It’s a chip on the shoulders of numerous meeting planners: “I wish my sponsors would do more to spread the word about my event,” many say. You know it’s in their best interests, so why aren’t they? The reality is that while they may publish a press release announcing new hires, and schedule media appearances to announce their product launches, events usually come as an afterthought.
Justin Post from Map Your Show thinks that in most cases, sponsors aren’t sure what to do or even where to start. “The individuals that ultimately sign-off on a sponsorship sale (CEO, for example) don’t necessarily specialize in how to also promote the event. They might write the check and assume that’s their best form of promotion,” he says.
“The sales representatives in charge of acquiring sponsorships don’t communicate as often as they could once a deal has been signed.”
But it doesn’t have to be this way! There are plenty of golden opportunities for your sponsors to become potent marketing partners; it just takes effort. Locking in an event sponsor is just the first step in your relationship. Read on to peek into the minds of sponsors and discover the obstacles they are facing in helping you market your event.
They’re paying you
The fundamental flaw in the average sponsor-event relationship is the entitlement felt on behalf of sponsors, who are paying you for the exposure your event will bring them. Asking to provide additional resources in the form of event promotion does not fit into the equation. However, this perceived imbalance is actually non-existent. The mindset you need to encourage early on is one of shared success. Align your goals as you would in any business partnership because both parties truly are in it together. When all event influencers are working together for the good of the event, all parties will emerge having benefited. Sponsorship alone will not put butts in seats.
You aren’t making it easy enough
The legwork involved with promoting an event is considerable, and many sponsors will not have the time to create and execute an integrated campaign on their own. You need to make it easy for them to use their incredible networks by providing them with customized, turnkey content such as graphics, press releases, eblasts, and more that takes away some of the heavy lifting. “Event teams should give them a nicely packaged suggestion on how to help promote the event,” says Justin Post. To save you time in this process, consider giving snöball a try. The unique assets it provides, including branded landing pages with lead-generating capabilities, make this an efficient and powerful solution that sponsors will have no issues using and promoting.
“I’ve been more inclined to promote things when someone gives me an outline of what to share that I can use as a starting.”
You haven’t made it about their mission
A sticking point at the heart of the typical event-sponsor relationship is that the focus is more on a sponsor’s monetary contribution than on their mission and core values. This is a shame because sponsors and events virtually always share common goals, whether they relate to corporate social responsibility initiatives, the spreading of knowledge, the promotion of innovative science, or another raison d’être. These should never be overlooked in favor of the pervasive yet hollow “platinum, gold, silver” sponsorship designations, but in too many instances they are. The solution to this is to take a closer look at your sponsors to know what they stand for, and tailor your promotional offerings to their company values. Move away from the tired sponsorship templates and start to build a deeper and more meaningful relationship with sponsors that showcases their uniqueness in the industry. Event organizers should ask themselves why they are proud to have secured a particular sponsor, and use the answer to position sponsors more meaningfully in their events.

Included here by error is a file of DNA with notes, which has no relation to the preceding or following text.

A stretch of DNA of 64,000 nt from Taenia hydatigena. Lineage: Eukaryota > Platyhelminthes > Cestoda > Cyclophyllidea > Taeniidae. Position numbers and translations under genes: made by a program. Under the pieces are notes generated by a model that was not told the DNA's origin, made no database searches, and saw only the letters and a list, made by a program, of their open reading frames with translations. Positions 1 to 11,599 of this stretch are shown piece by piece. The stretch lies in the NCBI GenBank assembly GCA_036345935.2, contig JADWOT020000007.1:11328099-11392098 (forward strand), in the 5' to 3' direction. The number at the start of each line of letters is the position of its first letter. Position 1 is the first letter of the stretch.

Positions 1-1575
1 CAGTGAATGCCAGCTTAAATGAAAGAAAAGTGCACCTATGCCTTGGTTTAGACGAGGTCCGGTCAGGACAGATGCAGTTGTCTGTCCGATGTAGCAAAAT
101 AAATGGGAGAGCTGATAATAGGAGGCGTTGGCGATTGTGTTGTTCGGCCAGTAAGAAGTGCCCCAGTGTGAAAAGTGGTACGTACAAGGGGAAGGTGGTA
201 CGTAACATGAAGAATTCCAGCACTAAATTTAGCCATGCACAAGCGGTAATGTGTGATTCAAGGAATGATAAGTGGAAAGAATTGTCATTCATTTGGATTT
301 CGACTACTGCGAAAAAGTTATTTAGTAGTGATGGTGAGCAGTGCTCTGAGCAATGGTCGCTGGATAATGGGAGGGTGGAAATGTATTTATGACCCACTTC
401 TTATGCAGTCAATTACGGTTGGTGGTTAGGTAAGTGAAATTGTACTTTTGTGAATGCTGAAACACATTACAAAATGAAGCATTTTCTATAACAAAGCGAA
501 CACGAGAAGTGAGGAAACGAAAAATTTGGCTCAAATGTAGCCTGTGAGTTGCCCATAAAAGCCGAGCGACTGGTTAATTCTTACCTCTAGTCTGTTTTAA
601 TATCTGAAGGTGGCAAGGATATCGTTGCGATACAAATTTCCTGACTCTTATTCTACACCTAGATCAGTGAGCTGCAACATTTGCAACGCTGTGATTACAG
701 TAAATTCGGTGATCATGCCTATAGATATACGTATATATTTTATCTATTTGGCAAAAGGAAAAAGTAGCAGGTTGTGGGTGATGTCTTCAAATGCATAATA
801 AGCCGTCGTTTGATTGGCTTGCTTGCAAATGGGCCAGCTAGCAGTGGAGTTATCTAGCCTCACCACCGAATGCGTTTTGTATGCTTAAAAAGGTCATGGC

You aren’t coordinating it with their campaigns
Sometimes a simple change in verbiage can go a long way towards sponsors embracing your event’s promotion. While the previous point was more general, this is more topical: as you offer them customized marketing materials, try and figure out how you can have them mesh more organically with their current campaign. Refer to their branding or design rules and make every effort not to clash with their existing marketing. This will make it much easier for sponsors to promote your event.
It’s not competitive or fun enough
“If I’m asked to promote I’m far less likely to do it – unless it comes with some sort of incentive/increased sponsorship level.”
A little competition never hurt anyone! Gamification can serve to motivate sponsors into action. Allow them to unlock sponsorship discounts or free tier upgrades/add-ons in exchange for their continued promotion of your event. You can decide which channels or level of frequency will count towards this, or go about it based on engagement earned. A video contest is another fun idea you can try. Ask all of your sponsors to create a short video promoting the value of your event that you will promote on your channels. The best video, as decided by event organizers or fans, will unlock special benefits for that sponsor. Incentives like this inject a fun spirit of competition among sponsors who all stand to gain a little more notoriety among the community simply by participating in them.
It’s in the best interest of sponsors to take action in the promotion of their participation at your event; cutting the check is only step one. To streamline this process, make it easy for them to do this, have their interests and goals in mind, and personalize your relationship with them through fun, customized offerings.
To get the ball rolling with next-level personalization: